L. 2004, c.55, enacted on June 29, 2004 and effective August 1, 2004, supplements the Gross Income Tax Act by requiring nonresidents who derive income from the sale of real property in this State to pay estimated gross income tax. The Act provides that a county recording officer at the time the deed is filed must be presented with evidence of filing or payment of estimated tax with respect to the gain realized from the sale.
Bank Account Information
L. 2004, c.56, which was enacted on June 29, 2004 and took effect immediately, requires financial institutions, in response to a request by the Director of the Division of Taxation, to transmit electronically a report regarding the accounts of tax debtors.
Contractor Registration Changes
L. 2004, c.57, enacted June 29, 2004 and effective immediately, but remaining inoperative until September 1, 2004, extends to local government agencies the requirement that public entities may enter into public contracts with providers of goods and services only if they have presented documentation showing that they are registered with this State for tax purposes. The Act also provides that these providers of goods and services and their affiliates must remit sales or use tax on tangible personal property delivered to a retail buyer in this State.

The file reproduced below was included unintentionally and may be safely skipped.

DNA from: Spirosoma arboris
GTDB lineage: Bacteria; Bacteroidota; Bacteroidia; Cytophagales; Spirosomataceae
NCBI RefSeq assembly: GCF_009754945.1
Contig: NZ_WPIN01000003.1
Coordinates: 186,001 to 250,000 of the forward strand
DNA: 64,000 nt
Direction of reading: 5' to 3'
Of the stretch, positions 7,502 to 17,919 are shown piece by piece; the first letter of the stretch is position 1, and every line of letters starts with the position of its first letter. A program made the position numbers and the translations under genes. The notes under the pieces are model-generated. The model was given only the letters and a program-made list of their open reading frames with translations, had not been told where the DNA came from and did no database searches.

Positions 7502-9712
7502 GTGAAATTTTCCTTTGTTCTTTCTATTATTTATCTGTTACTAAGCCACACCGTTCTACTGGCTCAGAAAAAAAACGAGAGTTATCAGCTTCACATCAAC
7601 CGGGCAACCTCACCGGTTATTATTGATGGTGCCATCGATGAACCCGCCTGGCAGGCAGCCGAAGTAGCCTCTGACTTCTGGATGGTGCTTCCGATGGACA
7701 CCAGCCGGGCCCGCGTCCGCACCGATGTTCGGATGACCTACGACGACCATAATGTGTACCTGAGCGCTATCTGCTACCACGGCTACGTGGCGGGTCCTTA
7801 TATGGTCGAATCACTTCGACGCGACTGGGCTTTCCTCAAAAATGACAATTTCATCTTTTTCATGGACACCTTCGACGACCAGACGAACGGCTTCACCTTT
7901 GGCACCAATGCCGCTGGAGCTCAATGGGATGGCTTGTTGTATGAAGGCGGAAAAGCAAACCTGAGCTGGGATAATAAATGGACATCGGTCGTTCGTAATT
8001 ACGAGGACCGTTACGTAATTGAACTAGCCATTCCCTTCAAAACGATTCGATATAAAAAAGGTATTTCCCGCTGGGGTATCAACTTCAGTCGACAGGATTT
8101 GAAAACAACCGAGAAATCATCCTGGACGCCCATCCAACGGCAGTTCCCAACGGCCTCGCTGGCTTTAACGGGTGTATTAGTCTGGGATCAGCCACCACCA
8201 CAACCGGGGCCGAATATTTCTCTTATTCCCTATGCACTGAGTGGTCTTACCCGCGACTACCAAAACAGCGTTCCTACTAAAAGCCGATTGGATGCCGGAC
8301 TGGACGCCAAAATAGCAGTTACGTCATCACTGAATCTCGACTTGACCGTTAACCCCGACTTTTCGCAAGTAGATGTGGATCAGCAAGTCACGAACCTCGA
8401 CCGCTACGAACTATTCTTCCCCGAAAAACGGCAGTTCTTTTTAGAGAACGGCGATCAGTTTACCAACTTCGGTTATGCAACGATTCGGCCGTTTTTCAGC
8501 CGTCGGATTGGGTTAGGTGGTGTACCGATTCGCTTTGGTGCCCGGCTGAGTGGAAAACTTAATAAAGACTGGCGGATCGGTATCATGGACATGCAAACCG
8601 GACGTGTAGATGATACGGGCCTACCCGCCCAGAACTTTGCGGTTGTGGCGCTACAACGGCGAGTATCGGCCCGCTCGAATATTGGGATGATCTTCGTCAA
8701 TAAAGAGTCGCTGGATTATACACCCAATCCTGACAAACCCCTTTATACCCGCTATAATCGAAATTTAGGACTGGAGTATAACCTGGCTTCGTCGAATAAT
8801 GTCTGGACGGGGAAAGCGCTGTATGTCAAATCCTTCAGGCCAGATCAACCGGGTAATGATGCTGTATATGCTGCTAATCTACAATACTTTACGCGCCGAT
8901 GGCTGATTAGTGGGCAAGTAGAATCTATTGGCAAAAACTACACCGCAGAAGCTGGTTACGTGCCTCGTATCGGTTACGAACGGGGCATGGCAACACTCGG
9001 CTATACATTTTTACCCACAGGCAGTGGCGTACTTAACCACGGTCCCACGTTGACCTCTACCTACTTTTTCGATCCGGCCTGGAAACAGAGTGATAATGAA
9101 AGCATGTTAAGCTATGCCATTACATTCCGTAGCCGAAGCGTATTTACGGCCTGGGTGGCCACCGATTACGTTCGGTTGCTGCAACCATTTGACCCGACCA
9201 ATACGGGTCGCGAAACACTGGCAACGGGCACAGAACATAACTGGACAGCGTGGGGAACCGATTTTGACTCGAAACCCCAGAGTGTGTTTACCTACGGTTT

License Suspension of Tax-Noncompliant Businesses